Pondering “How to Create a Mind” by Ray Kurzweil

The earth probably sees plastic as just another one of its children. Could be the only reason the earth allowed us to be spawned from it in the first place. It wanted plastic for itself. Didn’t know how to make it. Needed us. Could be the answer to our age-old egocentric philosophical question:

     Us: “Why are we here?”
     Earth: “Plastic … asshole.”

George Carlin

I just imagefinished Ray Kurzweil’s How To Create a Mind: The Secret of Human Thought Revealed. The book is technical enough for the nerdy, but plainspoken enough for everyone else. It got me thinking or, as Kurzweil would have it, pattern matching.

Kurzweil expands on his decades-long thesis that the Law of Accelerating Returns (LOAR as he’s coined it) drives the exponential increase in price/performance of computing. By 2029, this growth in hardware/software will create an intelligence that rivals our brain’s wetware. The LOAR is based on five key concepts that underly all computing:

  1. Arbitrarily accurate communication, based on Claude Shannon’s noisy channel coding theorem;
  2. Universal computation, based on the Turing Machine;
  3. Von Neumann’s architecture of the modern computer;
  4. Artificial, brain-like intelligence that passes the Turing Test; and
  5. Moore’s Law which says that the number of transistors on integrated circuits doubles approximately every two years.

You may argue with Kurzweil’s timing, but it’s hard to argue with his logic. Whether we like it or not, we are on a collision course with an artificial brain that will encode more than 300 million patterns on a massively parallel architecture. Even with today’s scant cloud computing, we are already expanding our memories (Google/Bing) and traversing time/distance across social networks (Facebook/Twitter/LinkedIn). 

Kurzweil not only argues the technology, but tries to address the consciousness, free will, and identity challenges posed by an artificial, sentient being. With respect to free will, Kurzweil cites some interesting research that our motor cortex starts to initiate an action about a fraction of a second before we’ve made the actual decision to take the action. If true, where’s the free will? It turns out that we exercise more free won’t than free will — that is, our decisions often stop actions that are more automatic than we realize.

Although Kurzweil starts the ethics discussion, he hardly finishes it. The ethical challenges of creating another life form are profound, especially those surrounding a life form that is at least as intelligent as us.

As a species, humans have a pretty poor track record of social and interspecies justice. I’m skeptical on how we’ll act in a world of replicants given our spotty history on racism, xenophobia, animal experimentation, etc. We Homo sapiens have sweated our way to the top of the food chain over the last 200,000 years. I don’t think we’ll give up that perch so easily. Technology may grow exponentially but wisdom grows linearly.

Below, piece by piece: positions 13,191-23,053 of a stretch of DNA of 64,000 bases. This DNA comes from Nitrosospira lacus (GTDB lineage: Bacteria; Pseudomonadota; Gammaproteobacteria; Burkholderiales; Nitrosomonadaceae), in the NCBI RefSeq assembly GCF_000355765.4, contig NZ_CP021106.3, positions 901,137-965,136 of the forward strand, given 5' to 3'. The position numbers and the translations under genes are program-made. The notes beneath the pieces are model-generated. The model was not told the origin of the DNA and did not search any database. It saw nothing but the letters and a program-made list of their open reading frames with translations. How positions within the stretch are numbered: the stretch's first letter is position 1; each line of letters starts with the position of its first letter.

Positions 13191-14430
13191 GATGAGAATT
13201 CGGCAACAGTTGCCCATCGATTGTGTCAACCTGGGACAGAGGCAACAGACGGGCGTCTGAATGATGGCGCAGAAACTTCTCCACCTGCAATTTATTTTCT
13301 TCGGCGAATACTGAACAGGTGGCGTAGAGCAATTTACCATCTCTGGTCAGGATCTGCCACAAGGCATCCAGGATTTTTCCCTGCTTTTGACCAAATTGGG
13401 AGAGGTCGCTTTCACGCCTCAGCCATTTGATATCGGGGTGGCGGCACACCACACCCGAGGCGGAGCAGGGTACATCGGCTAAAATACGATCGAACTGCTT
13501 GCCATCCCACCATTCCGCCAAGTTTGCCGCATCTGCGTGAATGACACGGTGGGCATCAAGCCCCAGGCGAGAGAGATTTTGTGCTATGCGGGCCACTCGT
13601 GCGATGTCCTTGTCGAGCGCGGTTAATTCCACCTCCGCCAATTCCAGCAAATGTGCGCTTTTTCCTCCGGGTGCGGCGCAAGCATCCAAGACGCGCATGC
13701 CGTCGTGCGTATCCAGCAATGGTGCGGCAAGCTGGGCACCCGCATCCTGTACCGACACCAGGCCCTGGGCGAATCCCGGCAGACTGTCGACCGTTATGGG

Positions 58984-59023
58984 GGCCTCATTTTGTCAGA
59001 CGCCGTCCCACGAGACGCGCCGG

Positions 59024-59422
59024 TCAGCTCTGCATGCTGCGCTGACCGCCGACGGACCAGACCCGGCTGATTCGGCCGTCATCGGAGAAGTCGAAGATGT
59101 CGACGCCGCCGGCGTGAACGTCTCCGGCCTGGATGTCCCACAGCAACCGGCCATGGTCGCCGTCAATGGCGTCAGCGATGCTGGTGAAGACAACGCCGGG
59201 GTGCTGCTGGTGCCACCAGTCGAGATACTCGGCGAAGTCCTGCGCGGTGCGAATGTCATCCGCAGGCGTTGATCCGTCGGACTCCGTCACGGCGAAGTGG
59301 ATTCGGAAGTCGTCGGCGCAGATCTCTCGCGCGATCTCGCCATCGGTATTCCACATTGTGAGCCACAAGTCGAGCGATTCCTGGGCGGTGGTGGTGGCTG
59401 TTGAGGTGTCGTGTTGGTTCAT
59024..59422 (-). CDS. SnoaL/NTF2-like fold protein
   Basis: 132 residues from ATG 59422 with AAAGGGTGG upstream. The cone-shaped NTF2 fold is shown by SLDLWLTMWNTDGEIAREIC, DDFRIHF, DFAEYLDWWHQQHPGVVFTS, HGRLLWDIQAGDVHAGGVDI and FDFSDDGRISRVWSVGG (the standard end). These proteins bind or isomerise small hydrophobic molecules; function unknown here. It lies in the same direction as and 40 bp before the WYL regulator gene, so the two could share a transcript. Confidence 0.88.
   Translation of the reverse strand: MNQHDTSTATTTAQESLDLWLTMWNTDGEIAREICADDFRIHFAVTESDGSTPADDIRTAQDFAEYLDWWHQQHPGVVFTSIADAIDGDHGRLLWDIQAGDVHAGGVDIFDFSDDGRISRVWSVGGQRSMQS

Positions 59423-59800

Kurzweil’s escape hatch from the existential dilemma of a world filled with replicants is disarmingly clever. We become the replicants, assimilating our newly created, artificial minds into our own.

After all, who wouldn’t mind a shiny new mind with limitless capabilities. A world of technology-assimilating humans dodges the whole replicant identity dilemma for two reasons. First, and formost, there are no replicants. Second, using tools to extend our grasp has been the human M.O. since the first billy club was forged from an animal femur. Consider last night’s 60 Minutes piece on brain-grafted, robotic limbs that can be moved with the mind. No ethical dilemma here, folks. Please move along.

Assimilation could actually work if medical science moves quickly enough. As Kurzweil points out, information technologies move at an exponential pace but medical technologies, anchored by biophysics, do not. The good news is that medicine is using more artificial intelligence and, thus, will benefit from greater exponential growth and the LOAR.

But, in the event that medicine doesn’t keep pace, we can expect our brilliant replicant overlords to make their debut later this century. 

And maybe that’s our fate. Maybe the universe, as Carlin prophesied, is just using humans to create a scalable intelligence with enough plasticity to grow beyond our meager quart-sized brain cases. Maybe that’s how the universe will find the intelligence to push wisdom out of its linear growth curve and onto a LOAR.

Us: “And maybe, just maybe, could that be why we are here?”
Universe: “Plastic (intelligence) … asshole.”

Esquire Theme by Matthew Buchanan
Social icons by Tim van Damme     Hacks by Jim Adler